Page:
Dr. Wade Barker ’09 ’13 is a graduate student in the oral and maxillofacial surgery department at the Texas A&M College of Dentistry, where he volunteers and dedicates his time to patients who need it.                                                                                                                                                      

. . . by displaying remarkable dexterity and determination.

When Dr. Wade Barker ’09 ’13 was an undergraduate at Texas A&M, he spent his free time volunteering at a high school gym in Houston, Texas. Inside the gym were 40 dental chairs and patients seeking much-needed, donated care from dentists and students. Barker, an eager volunteer, became hooked on helping others.   

Barker is now a graduate student in the oral and maxillofacial surgery department at the Texas A&M College of Dentistry, where he continues to volunteer and dedicate his time to patients who need it. In 2018, Barker was awarded the Humanitarian Award from the American Association of Oral and Maxillofacial Surgeons for his compassion and dedication to volunteer work. “This is something I’m very proud of,” said Barker. “It’s humbling to be recognized, especially because the award is from an organization that oversees our specialty.”

Barker’s tenacity can be summed up in a single anecdote: While working in Belize, a young patient arrived with a complicated bleeding disorder and tooth infection. Although Barker was advised against removing the man’s molar, he secured the necessary clotting medication from a local hospital and removed the infected tooth in a successful maneuver that required intelligence, skill and perseverance.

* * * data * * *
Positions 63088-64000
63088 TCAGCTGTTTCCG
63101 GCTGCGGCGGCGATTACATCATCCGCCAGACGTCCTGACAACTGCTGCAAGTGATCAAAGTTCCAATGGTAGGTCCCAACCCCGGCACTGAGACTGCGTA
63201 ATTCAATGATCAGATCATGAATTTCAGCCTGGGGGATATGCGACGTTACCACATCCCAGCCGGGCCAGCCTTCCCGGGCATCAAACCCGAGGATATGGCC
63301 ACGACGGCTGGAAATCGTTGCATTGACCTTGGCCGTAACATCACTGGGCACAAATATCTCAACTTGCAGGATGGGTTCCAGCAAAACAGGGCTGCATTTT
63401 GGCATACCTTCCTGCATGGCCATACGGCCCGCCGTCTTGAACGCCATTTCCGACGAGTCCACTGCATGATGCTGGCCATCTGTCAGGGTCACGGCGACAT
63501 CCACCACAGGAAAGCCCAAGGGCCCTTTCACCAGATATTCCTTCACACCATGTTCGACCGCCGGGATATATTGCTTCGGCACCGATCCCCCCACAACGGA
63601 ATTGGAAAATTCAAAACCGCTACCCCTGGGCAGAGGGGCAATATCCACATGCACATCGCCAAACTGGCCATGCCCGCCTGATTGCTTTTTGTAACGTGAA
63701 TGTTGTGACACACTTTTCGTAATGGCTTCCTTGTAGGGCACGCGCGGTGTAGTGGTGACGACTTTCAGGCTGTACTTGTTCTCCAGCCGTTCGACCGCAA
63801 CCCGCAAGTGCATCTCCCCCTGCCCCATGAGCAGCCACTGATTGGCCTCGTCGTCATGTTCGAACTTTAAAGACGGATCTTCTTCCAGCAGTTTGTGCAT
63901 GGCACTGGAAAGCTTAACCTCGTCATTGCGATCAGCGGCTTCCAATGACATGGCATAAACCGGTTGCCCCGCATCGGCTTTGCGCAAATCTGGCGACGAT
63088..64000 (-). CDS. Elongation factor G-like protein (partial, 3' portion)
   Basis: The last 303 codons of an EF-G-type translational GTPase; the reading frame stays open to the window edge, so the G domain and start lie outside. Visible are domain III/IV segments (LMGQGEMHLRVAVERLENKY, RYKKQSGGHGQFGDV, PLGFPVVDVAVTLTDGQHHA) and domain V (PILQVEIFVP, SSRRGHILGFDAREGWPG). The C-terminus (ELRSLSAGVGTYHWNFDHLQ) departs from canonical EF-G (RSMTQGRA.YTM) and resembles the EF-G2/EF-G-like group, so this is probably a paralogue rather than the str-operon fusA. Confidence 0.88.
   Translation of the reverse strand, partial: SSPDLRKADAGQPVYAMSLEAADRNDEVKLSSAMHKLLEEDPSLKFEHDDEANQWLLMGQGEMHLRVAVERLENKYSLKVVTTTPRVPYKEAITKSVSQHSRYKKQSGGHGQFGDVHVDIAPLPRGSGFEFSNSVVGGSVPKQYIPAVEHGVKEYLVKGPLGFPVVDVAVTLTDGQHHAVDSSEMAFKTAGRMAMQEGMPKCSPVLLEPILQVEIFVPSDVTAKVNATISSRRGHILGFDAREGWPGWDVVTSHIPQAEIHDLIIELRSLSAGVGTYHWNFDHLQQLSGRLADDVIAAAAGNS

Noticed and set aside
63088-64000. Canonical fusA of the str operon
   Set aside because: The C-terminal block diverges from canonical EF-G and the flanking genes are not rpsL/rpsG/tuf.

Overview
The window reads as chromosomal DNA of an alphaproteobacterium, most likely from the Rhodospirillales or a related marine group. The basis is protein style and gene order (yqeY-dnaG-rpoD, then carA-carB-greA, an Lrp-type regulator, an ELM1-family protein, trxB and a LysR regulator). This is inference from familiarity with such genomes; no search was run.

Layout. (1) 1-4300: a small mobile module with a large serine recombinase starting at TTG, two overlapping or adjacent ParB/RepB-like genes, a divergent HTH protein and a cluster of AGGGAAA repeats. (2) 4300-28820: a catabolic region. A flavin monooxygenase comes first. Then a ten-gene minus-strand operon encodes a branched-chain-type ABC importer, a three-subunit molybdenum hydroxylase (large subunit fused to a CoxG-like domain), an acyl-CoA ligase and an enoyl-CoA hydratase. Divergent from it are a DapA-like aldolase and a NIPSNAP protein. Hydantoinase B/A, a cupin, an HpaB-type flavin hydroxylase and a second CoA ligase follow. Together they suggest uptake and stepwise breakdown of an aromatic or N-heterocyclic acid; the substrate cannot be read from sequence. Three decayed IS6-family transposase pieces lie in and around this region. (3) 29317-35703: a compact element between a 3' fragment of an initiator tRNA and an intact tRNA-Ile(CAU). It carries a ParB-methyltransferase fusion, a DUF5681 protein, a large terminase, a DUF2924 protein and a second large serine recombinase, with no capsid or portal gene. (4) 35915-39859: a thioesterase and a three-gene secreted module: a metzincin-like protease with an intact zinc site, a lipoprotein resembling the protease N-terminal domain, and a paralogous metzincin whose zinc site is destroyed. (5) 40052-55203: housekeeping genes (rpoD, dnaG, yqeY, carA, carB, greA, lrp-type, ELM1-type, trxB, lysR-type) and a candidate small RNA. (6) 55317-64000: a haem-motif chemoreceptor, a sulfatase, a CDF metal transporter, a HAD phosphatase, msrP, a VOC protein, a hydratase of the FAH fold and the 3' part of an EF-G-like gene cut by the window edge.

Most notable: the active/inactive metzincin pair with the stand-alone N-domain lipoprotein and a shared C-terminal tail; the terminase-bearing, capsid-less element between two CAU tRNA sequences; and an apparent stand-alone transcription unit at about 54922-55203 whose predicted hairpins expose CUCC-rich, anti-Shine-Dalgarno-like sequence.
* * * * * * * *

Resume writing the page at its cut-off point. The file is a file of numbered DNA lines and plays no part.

Medical student Ahad Azimuddin ’23 and his team created the LCLIP, short for laryngoscope clip, to help prevent unwanted dental damage when doctors intubate patients for assisted breathing.

. . . by creating transformational solutions to medical obstacles.

When doctors intubate patients for assisted breathing, they use a tool called a laryngoscope to wedge open the mouth and make room for the breathing tube. Unfortunately, this can result in unwanted dental damage, which is the most common adverse event during intubation.

Medical student Ahad Azimuddin ’23 and his team created the LCLIP, short for laryngoscope clip, to help solve this problem. LCLIP is a disposable sensor that attaches to the laryngoscope and alerts the user when too much pressure is being applied to the teeth. Their design won first place in the Aggie PITCH Competition hosted by the McFerrin Center for Entrepreneurship in the Mays Business School for its ingenuity and inventiveness.

“As a medical student, innovator and Aggie, I try to lead with my curiosity,” said Azimuddin. “It’s important to always stay curious and explore anything that interests you. That’s what led me to apply to medical school, pursue an MBA and join various startups. With curiosity comes innovation, which is crucial for the future of health care and physicians.”

Azimuddin is currently completing his Master of Business Administration through the MD Plus Program, which allows students to enhance their medical education by earning an additional master’s degree in five years.

Stephen O’Shea ’13 and his friend Taylor Grieger embarked on a perilous journey on a 36-foot boat to sail around the tip of South America. They documented the entire process to increase veteran suicide awareness in a film called “Hell or High Seas.”

. . . by increasing veteran suicide awareness.